The US policy of assisting China’s economic ascent did not change even in response to the 1989 Tiananmen Square massacre. There, Chinese authorities used tanks to ruthlessly crush student-led protests in the heart of Beijing – an action that left hundreds, possibly thousands, dead.

But now the Trump administration has unveiled a new strategy to shift the US relationship with China from co-operation to competition, including confronting Chinese mercantilism and Beijing’s campaign of influence operations on American soil.

As Mr Pence put it, the US miscalculated that after the fall of the Soviet Union, “a free China was inevitable”. Today, according to him, an increasingly authoritarian and aggressive China has “mobilised covert actors, front groups, and propaganda outlets to shift Americans’ perception of Chinese policy … what the Russians are doing pales in comparison to what China is doing across this country”.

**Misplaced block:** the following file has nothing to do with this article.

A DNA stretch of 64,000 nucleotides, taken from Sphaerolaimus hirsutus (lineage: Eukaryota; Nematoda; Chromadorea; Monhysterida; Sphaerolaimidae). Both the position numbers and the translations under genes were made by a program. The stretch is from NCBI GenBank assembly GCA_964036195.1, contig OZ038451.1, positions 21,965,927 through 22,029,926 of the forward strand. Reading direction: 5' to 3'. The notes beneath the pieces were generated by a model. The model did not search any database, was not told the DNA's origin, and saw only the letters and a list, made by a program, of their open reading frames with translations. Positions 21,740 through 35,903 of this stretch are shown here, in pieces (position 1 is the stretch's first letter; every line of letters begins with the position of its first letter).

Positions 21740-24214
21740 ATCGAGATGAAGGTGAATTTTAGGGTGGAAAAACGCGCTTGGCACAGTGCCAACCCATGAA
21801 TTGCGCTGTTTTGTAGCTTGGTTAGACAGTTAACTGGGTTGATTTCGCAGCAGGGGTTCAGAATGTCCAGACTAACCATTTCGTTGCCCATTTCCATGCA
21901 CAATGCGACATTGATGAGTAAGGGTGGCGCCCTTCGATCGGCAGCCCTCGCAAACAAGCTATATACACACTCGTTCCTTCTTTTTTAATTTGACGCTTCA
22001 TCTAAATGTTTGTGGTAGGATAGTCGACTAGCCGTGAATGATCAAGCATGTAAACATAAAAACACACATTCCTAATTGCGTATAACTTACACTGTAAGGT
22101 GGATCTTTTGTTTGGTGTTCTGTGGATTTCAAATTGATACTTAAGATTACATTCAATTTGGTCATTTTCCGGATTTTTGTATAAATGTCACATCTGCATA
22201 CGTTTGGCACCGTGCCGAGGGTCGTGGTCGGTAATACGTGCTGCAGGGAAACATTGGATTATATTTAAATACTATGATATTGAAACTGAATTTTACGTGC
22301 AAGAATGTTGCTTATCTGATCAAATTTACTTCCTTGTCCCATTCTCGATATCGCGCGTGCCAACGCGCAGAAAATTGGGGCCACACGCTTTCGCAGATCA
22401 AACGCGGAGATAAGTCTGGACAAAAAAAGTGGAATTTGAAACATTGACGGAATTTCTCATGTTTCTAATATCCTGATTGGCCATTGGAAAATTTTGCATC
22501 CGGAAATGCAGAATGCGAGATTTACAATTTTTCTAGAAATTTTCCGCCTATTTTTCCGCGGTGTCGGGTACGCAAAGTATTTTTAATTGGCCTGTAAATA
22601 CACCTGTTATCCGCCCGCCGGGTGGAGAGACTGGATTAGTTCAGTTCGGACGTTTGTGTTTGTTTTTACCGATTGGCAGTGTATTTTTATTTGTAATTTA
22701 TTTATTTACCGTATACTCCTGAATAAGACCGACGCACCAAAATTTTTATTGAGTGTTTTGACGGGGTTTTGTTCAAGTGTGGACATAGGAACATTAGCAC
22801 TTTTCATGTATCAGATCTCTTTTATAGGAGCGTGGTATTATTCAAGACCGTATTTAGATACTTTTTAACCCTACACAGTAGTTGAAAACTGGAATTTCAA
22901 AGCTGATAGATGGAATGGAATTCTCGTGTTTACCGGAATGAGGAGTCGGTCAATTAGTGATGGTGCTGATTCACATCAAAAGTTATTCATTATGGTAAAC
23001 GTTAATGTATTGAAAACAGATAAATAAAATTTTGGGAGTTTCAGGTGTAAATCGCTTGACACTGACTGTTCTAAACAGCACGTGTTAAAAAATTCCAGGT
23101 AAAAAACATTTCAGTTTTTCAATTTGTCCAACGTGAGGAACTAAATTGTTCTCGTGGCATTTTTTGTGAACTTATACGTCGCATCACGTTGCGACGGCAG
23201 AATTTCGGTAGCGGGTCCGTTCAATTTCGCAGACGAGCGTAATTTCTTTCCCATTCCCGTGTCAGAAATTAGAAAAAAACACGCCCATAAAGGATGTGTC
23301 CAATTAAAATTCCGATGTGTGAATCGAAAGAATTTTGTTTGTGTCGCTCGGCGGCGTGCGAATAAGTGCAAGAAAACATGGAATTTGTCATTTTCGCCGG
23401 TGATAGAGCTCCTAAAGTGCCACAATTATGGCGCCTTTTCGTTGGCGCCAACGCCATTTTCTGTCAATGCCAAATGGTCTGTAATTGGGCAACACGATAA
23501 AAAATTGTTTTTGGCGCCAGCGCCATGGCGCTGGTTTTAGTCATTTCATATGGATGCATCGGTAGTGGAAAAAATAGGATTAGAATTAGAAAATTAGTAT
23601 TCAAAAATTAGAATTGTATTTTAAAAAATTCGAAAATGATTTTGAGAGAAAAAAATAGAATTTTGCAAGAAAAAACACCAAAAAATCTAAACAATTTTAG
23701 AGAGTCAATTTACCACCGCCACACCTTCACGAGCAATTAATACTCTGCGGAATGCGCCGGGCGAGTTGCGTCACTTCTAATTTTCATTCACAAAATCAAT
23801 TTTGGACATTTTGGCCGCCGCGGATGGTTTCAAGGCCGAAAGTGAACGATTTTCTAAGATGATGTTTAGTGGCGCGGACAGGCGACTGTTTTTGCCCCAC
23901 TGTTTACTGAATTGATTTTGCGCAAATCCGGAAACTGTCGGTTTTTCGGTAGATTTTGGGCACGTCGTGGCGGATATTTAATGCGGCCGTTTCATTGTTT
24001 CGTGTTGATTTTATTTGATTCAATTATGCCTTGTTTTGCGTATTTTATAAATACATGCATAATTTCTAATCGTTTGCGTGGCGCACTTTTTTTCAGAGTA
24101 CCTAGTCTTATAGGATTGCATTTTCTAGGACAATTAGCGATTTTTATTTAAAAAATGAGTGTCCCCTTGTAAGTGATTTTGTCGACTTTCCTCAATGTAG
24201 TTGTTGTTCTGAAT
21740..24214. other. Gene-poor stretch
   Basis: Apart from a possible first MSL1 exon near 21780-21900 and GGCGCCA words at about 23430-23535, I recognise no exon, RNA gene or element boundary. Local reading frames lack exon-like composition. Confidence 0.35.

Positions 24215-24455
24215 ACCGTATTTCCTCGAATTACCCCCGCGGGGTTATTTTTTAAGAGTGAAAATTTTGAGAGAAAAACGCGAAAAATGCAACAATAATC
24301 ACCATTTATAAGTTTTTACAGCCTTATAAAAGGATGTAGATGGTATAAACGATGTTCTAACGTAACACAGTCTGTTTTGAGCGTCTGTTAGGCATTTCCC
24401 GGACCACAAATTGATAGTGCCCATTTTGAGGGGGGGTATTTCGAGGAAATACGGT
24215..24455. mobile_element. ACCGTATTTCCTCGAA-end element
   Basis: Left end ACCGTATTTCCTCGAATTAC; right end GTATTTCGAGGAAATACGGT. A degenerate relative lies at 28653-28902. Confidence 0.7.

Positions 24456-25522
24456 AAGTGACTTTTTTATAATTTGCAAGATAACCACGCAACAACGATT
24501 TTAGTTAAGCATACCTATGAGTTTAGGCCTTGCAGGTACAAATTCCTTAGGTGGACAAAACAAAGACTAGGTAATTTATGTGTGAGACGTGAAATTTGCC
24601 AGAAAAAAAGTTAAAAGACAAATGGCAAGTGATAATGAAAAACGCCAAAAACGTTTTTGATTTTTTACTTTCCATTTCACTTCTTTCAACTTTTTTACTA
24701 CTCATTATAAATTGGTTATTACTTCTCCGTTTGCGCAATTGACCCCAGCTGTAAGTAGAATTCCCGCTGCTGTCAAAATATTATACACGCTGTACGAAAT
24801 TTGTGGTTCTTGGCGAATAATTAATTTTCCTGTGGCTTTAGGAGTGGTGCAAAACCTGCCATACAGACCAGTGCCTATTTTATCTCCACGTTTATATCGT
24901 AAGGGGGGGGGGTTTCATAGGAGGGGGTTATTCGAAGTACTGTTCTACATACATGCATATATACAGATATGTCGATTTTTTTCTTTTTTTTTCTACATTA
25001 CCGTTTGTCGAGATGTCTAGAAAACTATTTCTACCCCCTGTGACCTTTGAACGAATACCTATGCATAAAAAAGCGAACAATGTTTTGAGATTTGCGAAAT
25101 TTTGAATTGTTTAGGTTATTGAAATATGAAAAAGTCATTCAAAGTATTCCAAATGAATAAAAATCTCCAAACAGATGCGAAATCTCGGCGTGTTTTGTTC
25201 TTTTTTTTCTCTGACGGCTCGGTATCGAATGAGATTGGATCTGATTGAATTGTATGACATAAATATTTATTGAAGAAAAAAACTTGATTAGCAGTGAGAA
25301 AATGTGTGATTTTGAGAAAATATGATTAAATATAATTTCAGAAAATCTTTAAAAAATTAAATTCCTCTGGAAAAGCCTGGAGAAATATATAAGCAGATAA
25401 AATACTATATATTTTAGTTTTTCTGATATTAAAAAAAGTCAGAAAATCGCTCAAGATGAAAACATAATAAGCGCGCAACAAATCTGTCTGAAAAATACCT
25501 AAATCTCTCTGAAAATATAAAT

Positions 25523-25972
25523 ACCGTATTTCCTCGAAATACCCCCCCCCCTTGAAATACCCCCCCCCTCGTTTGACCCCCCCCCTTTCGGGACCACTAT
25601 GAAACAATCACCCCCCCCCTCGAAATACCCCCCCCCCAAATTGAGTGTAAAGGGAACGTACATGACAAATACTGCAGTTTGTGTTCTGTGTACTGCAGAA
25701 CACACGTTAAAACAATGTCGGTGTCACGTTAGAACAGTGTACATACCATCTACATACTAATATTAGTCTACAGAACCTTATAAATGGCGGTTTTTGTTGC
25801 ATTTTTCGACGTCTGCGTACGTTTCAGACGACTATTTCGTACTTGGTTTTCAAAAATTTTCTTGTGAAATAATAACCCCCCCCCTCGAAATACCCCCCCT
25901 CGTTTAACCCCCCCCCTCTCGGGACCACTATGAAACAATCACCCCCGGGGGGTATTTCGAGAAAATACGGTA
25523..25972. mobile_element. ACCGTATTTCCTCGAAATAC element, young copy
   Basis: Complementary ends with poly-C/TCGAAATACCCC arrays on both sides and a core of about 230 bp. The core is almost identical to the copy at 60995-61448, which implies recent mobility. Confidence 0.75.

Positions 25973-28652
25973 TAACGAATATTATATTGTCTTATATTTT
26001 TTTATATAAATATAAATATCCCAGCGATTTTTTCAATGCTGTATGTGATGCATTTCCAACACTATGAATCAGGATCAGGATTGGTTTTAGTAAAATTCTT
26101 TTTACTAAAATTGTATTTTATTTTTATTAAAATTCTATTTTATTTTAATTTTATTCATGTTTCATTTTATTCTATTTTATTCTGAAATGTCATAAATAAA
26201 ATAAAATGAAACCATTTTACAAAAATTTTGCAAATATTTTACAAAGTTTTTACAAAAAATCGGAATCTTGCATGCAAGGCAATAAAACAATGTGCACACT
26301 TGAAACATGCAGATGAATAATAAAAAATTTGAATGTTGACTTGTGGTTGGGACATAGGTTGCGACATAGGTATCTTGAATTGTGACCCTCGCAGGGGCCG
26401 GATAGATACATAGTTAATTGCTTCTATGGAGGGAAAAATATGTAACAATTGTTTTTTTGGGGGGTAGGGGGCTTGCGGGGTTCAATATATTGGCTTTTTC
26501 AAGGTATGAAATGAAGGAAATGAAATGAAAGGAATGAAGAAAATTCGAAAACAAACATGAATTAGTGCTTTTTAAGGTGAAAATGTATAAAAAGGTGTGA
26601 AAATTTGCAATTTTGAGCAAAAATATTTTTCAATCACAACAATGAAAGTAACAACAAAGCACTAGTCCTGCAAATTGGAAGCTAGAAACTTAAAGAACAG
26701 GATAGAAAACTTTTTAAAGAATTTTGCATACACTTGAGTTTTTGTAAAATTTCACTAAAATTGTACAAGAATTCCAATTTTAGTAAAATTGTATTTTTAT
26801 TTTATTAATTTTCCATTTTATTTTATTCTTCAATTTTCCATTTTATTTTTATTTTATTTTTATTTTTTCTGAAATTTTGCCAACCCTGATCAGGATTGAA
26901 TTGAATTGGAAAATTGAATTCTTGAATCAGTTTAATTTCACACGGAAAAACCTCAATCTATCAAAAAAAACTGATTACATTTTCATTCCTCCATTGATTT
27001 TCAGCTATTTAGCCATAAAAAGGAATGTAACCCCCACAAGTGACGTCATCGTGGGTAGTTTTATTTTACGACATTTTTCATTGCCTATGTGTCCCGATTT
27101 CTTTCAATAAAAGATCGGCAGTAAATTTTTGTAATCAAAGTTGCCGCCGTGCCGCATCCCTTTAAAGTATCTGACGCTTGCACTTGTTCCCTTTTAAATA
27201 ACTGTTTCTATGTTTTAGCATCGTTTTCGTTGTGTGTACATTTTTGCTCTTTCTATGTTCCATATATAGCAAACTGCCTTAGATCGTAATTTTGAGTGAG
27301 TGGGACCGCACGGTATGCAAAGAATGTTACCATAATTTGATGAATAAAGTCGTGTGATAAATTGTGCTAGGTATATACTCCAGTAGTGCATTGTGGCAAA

Against this backdrop, it might seem appropriate that Mr Trump is sending the blunt-speaking Mr Pence in his place to the forthcoming multilateral summits in the Indo-Pacific region − the East Asia Summit (EAS) and the US-Asean summit, both to be held in Singapore in mid-November, followed by the Asia Pacific Economic Cooperation (APEC) group summit at Port Moresby, Papua New Guinea, on November 17-18.

APEC summits, instituted in 1993, have become largely symbolic, and Mr Trump’s absence at Port Moresby will not be unusual. Bill Clinton missed two summits and Barack Obama skipped one. As APEC’s membership has expanded, the grouping’s cohesiveness and mission have weakened.

The promise of the 18-nation EAS has also faded. Like the 21-nation APEC, the EAS includes America’s main geopolitical rivals, China and Russia.